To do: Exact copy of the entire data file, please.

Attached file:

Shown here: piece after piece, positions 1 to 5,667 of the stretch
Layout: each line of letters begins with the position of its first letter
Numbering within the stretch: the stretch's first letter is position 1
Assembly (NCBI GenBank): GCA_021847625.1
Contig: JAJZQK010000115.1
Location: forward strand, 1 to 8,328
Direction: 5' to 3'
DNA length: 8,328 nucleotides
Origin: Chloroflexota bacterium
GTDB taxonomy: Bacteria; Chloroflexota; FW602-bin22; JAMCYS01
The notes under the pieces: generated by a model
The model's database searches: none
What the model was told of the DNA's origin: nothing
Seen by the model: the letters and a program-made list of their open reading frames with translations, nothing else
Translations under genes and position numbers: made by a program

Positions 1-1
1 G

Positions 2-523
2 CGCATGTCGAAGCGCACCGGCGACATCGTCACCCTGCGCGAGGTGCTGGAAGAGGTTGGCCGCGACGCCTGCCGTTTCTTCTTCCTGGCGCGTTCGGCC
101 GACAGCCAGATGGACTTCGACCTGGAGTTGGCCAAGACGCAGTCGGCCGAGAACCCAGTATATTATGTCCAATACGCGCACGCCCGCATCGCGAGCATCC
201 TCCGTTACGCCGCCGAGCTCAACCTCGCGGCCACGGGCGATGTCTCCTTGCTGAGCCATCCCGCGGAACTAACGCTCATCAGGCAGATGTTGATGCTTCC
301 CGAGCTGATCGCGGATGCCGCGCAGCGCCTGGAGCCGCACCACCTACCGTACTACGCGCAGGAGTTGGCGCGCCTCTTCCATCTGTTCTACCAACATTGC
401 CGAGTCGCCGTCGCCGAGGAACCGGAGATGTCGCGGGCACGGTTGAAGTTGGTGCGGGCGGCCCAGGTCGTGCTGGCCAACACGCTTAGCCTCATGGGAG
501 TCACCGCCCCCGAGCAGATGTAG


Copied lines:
Shown here: piece after piece, positions 1 to 5,667 of the stretch
Layout: each line of letters begins with the position of its first letter
Numbering within the stretch: the stretch's first letter is position 1
Assembly (NCBI GenBank): GCA_021847625.1
Contig: JAJZQK010000115.1
Location: forward strand, 1 to 8,328
Direction: 5' to 3'
DNA length: 8,328 nucleotides
Origin: Chloroflexota bacterium
GTDB taxonomy: Bacteria; Chloroflexota; FW602-bin22; JAMCYS01
The notes under the pieces: generated by a model
The model's database searches: none
What the model was told of the DNA's origin: nothing
Seen by the model: the letters and a program-made list of their open reading frames with translations, nothing else
Translations under genes and position numbers: made by a program

Positions 1-1
1 G

Positions 2-523
2 CGCATGTCGAAGCGCACCGGCGACATCGTCACCCTGCGCGAGGTGCTGGAAGAGGTTGGCCGCGACGCCTGCCGTTTCTTCTTCCTGGCGCGTTCGGCC
101 GACAGCCAGATGGACTTCGACCTGGAGTTGGCCAAGACGCAGTCGGCCGAGAACCCAGTATATTATGTCCAATACGCGCACGCCCGCATCGCGAGCATCC
201 TCCGTTACGCCGCCGAGCTCAACCTCGCGGCCACGGGCGATGTCTCCTTGCTGAGCCATCCCGCGGAACTAACGCTCATCAGGCAGATGTTGATGCTTCC
301 CGAGCTGATCGCGGATGCCGCGCAGCGCCTGGAGCCGCACCACCTACCGTACTACGCGCAGGAGTTGGCGCGCCTCTTCCATCTGTTCTACCAACATTGC
401 CGAGTCGCCGTCGCCGAGGAACCGGAGATGTCGCGGGCACGGTTGAAGTTGGTGCGGGCGGCCCAGGTCGTGCTGGCCAACACGCTTAGCCTCATGGGAG
501 TCACCGCCCCCGAGCAGATGTAG